For several years now our office has used an in-house DXA scan for bone density of the wrist.  We strongly promote anyone over 25 to have their bone density checked.  Much like everything else in this country, we wait until the crisis stage (post menopausal female) to check bone density because this is when we can begin to medicate.  However, the problem begins much, much sooner.

The past decade has brought some pretty amazing insights into just how interactive our bone tissue is.  We used to think of it as some inert tissue that our muscles and ligaments attached to in order to facilitate movement.  We now know that bone plays an integral role in the immune system, in maintaining ideal body weight and in keeping diabetes at bay.  Likewise, many other organ systems in the body play a role in bone health.

That means that bone can be a strong reflection of our overall health.  That means that checking it early as yet another indicator of how healthy we are is important and yet underrated in medicine today.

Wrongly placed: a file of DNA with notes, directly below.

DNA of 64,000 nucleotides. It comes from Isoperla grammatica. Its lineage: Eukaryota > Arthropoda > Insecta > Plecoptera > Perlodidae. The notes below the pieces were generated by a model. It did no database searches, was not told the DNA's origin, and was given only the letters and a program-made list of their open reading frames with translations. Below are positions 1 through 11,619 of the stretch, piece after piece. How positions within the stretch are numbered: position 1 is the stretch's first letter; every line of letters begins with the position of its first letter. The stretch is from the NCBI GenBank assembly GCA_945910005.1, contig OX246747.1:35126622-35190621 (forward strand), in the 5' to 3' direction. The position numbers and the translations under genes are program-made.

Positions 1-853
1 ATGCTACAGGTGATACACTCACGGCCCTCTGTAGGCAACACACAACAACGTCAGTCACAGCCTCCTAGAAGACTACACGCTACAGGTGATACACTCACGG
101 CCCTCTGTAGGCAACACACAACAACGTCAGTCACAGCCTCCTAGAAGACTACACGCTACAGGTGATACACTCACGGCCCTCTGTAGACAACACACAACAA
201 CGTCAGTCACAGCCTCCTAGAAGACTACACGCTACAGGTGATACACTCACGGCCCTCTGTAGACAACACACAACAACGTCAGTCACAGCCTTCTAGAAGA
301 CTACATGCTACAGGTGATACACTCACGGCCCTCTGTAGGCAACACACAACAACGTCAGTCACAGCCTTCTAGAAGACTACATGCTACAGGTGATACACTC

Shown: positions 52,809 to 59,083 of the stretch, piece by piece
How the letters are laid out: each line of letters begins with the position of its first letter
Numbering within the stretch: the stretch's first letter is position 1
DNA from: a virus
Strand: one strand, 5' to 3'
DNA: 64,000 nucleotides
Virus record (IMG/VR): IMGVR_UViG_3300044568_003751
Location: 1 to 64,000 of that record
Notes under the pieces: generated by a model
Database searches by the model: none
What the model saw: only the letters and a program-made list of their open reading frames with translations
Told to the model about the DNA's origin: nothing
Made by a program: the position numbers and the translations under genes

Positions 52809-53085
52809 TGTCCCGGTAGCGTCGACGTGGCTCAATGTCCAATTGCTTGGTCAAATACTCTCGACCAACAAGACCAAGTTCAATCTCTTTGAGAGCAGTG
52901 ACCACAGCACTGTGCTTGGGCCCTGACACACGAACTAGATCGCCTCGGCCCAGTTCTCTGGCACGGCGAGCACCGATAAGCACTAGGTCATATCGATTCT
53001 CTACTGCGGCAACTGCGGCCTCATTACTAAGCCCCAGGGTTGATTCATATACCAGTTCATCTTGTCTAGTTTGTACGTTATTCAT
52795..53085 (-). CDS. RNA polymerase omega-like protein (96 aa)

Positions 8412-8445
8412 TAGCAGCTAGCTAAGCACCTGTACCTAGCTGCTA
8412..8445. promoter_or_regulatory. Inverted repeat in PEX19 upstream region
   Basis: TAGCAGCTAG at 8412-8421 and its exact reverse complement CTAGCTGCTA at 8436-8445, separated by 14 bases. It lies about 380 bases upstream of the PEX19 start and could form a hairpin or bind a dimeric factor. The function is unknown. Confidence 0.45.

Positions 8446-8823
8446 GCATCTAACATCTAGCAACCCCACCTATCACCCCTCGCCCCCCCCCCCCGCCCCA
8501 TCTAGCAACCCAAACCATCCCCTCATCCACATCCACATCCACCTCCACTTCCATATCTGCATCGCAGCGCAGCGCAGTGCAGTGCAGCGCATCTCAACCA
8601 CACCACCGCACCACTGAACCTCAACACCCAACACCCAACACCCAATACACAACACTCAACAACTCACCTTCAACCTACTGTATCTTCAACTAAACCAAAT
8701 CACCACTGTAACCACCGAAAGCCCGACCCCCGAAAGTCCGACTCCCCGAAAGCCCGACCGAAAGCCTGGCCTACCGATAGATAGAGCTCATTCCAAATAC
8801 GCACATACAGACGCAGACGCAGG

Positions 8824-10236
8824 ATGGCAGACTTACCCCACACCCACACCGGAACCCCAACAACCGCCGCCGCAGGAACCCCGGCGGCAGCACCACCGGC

It is a little frightening when we run bone density testing events and 1/2 to 2/3 of the patients we test under 45 have 3, 5, 10 or even 15% less bone density than they should have for their age.  This means that osteoporosis will be certain decades later when the “guidelines” suggest this patient should have been screened. 

A low score indicates that something is off with our health and we need to fix that.  Vitamin D, exercise, an anti-diabetic lifestyle, gastrointestinal issues, stress…  The list is quite long for what can negatively affect bone.

The bottom line?  Get tested early.  Don’t wait until you’re 55 or 60 whether you’re a male of female.  The information could be lifesaving.

James Bogash

For more than a decade, Dr. Bogash has stayed current with the medical literature as it relates to physiology, disease prevention and disease management. He uses his knowledge to educate patients, the community and cyberspace on the best way to avoid and / or manage chronic diseases using lifestyle and targeted supplementation.